This past Saturday Muriel Neddermeyer, Tommy DeBardeleben, and I went chasing down south for a Louisiana Waterthrush and some local specialties in the nice October weather. Our first stop was a dawn visit to the San Rafael Grasslands, where we hoped to see some early Baird's Sparrows or even a Short-eared Owl. Both of these species were a long shot only halfway into October, but we were in the area and it would've saved a much chillier trip in December--be looking out for that adventure in a couple of months. Although we dipped on our targets here, we still enjoyed the open golden expanses of the grasslands, and the many fence-line sentinels that monitored our approach through their valley.
Meadowlarks are conspicuously seen and heard just about anywhere with open fields and fences. The San Rafael Grasslands host one of the westernmost populations of Eastern Meadowlarks, and we had about a dozen perched intermittently throughout our time there. They're usually a skittish bird, but every once in a while one might stand its ground. Of course, when it does so, it won't be facing you...
The most numerous birds, by far, were Savannah Sparrows. Although they appear longer-tailed and more round-headed than our target Baird's Sparrow, from more than ten or fifteen feet each one of these birds usually merits a binocular examination, and since we saw literally hundreds of them...well...I've never been so sick of these Sparrows in all my life. It's a shame when looking for one uncommon bird kinda ruins another, even if it's only for a little while. Savannah Sparrow representatives and I have since met and reconciled our acrimony, but it will take time for the wounds to heal.
Grasshopper Sparrows were a less common but equally frustrating tease in our search for Baird's Sparrows. Since they're also of the flat-headed, short-tailed ammodramus genus, they look even more similar to the Baird's. A couple of months ago when the Grasslands were much prettier, the Grasshopper Sparrows were a target bird. Now it too was a red herring. On the other hand, seeing Savannah's or Grasshopper's doesn't mean I would've seen Baird's instead, so it's better to have these handsome birds than nothing.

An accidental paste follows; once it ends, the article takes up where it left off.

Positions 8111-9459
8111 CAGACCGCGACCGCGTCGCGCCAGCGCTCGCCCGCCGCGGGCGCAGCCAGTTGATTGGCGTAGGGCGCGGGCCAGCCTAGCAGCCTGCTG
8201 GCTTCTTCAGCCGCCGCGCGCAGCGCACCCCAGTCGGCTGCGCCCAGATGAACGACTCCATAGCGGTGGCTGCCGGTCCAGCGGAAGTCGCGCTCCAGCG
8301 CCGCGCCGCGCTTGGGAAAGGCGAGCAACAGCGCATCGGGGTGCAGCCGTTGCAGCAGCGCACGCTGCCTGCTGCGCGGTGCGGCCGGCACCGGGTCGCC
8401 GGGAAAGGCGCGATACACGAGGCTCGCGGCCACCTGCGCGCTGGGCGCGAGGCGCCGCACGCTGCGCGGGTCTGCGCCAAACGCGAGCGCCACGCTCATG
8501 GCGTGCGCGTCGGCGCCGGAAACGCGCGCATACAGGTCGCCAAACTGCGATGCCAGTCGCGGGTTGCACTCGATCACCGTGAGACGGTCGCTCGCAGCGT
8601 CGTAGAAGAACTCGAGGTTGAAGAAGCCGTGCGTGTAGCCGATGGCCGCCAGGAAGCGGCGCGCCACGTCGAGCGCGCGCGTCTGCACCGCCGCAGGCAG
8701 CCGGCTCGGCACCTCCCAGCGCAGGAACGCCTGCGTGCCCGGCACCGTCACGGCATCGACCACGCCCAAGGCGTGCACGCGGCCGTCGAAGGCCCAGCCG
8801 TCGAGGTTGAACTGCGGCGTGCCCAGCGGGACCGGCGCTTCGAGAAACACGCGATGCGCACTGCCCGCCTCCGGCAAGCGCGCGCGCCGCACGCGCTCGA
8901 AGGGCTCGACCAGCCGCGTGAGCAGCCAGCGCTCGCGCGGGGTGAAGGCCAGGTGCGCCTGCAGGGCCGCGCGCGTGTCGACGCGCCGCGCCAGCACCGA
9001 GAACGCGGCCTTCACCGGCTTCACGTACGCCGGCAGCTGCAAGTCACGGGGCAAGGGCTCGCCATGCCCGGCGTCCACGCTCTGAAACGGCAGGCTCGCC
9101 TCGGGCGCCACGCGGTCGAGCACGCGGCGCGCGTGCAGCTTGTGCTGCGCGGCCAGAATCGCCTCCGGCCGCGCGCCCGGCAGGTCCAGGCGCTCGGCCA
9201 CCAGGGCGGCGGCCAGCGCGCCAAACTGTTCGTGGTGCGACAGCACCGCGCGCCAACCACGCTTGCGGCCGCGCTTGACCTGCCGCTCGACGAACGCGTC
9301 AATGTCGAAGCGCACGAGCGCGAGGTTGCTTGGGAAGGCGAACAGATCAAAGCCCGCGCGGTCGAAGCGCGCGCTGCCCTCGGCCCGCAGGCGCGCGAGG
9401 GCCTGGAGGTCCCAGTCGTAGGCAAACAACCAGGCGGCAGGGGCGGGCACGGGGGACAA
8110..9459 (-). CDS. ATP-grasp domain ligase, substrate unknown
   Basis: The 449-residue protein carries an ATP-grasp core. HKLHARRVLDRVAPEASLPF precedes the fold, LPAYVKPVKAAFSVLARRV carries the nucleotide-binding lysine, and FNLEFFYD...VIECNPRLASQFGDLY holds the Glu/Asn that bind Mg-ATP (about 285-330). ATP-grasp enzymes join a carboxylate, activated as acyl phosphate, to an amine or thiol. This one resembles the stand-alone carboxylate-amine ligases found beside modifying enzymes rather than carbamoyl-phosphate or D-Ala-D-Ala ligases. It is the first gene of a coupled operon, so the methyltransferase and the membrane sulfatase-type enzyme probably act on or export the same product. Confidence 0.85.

A few Horned Larks joined the Meadowlarks in adding to color to the predominantly brown scene, but even their pizazz was not enough to keep us lingering in the grasslands. We walked around for a couple of hours and got many spiky grass seeds well-wedged into our socks, but it soon became apparent we'd missed the Baird's, and we moved on to our next destination.
There is a funny little birding strip off the I-19 near Tubac and Tumacacori. Turning off the interstate and driving only a couple hundred yards east, one runs into the De Anza Trail along the Santa Cruz River. The River has pretty low water levels but its close proximity to the Mexican border and temperate climates make it a great migrant and vagrant trap. In the last several weeks there have been multiple Waterthrushes, both Louisiana and Northern. The Louisiana had been in place for several weeks, indicating it quite liked the little stream and might even stay through the winter. We quite like getting an eastern Warbler in Arizona, so it was mutually agreed upon that we and the bird all meet up near the Tubac bridge.
Tommy was the first onto the bird, and we briefly saw it foraging around in tangles near the water's edge, as Waterthrushes are supposed to do. We lost sight for a little while and when we relocated the bird it was staying much higher in the cottonwoods, somewhat uncharacteristically. The darker, bolder streaking and clean throat help distinguish this bird from the Northern Waterthrush, as did its call note and the incessant, memorizing tail bobbing.
Pulling a lifer out of the tangled woody margins in Arizona is always an occasion for up thumbs.
The Tubac area provided excellent birding in general, with Western Tanagers, Nuthatches, Goldfinches, Buntings, Gray Hawks, and several species of Woodpecker, such as this Ladder-backed, all registering for our visit.
On the way back to Phoenix we swung by the Santa Cruz Flats in Eloi, about halfway between Tucson and Phoenix, to look for Caracara and Mountain Plover in the agricultural fields. We dipped again on these targets, but had some fun sightings along the corrals.
We also found a locally more rare Yellow-bellied Sapsucker at the famous Baumgartner corral, which must be carefully navigated to avoid trespassing, but has yielded other goodies such as Rufous-backed Robin in the past.
There were a lot of misses on this trip but also a lot of great sightings, and none of the misses were on vagrant birds, so at least we had the Waterthrush and can try again for everything else in a few weeks. A Saturday full of birding and beautiful skies? No complaints.